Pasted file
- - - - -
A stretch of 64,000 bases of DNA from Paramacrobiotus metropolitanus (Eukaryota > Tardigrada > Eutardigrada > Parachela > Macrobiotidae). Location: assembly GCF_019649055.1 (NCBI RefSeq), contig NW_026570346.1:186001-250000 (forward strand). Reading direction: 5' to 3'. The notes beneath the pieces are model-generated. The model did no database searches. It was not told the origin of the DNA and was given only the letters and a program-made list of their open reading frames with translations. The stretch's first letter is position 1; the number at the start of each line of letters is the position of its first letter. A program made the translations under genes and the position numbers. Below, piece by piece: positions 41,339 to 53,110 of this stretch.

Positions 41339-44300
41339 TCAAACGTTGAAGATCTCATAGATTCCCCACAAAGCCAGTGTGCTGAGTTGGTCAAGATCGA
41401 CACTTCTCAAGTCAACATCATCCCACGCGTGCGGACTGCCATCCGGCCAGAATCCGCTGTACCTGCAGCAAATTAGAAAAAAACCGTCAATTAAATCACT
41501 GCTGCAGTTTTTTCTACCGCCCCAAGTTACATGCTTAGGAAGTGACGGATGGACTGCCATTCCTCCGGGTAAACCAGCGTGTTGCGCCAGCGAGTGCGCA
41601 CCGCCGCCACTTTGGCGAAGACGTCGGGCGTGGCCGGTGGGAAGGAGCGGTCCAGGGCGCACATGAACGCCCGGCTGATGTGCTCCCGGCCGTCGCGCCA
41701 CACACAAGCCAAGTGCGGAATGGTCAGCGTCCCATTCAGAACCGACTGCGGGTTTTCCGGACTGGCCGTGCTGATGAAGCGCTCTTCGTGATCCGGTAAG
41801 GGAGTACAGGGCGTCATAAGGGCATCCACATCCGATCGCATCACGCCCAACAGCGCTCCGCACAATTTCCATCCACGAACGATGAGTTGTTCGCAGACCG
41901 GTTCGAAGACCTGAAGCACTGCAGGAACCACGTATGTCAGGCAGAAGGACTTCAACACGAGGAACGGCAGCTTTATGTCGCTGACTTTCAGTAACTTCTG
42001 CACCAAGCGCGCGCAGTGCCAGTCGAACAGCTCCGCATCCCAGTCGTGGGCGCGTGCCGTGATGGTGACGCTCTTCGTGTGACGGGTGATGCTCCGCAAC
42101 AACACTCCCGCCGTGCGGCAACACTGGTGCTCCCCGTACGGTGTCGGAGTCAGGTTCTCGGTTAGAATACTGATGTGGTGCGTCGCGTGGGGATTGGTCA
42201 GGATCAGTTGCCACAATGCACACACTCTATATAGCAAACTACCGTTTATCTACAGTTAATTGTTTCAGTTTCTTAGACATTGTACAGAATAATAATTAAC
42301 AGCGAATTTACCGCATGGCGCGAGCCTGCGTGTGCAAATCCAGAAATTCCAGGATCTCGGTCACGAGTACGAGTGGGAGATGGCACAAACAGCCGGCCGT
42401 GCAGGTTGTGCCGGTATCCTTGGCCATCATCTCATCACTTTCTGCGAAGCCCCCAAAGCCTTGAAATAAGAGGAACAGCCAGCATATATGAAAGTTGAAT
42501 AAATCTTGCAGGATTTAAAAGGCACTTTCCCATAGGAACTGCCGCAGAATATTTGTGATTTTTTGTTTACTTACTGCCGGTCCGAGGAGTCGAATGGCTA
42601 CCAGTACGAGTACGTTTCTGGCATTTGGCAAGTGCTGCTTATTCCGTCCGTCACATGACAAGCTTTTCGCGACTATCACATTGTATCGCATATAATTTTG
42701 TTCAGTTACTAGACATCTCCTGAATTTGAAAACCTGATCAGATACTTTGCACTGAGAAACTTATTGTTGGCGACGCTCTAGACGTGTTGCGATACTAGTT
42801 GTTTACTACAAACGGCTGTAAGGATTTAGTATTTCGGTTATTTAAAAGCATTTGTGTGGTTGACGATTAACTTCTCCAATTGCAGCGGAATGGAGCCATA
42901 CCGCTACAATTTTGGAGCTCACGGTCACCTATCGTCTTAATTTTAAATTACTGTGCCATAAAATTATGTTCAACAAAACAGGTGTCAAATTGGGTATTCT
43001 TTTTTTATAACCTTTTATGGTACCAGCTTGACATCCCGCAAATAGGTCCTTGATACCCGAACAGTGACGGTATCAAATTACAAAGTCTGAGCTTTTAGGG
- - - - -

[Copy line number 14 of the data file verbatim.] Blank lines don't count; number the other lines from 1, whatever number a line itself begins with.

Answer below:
42401 GCAGGTTGTGCCGGTATCCTTGGCCATCATCTCATCACTTTCTGCGAAGCCCCCAAAGCCTTGAAATAAGAGGAACAGCCAGCATATATGAAAGTTGAAT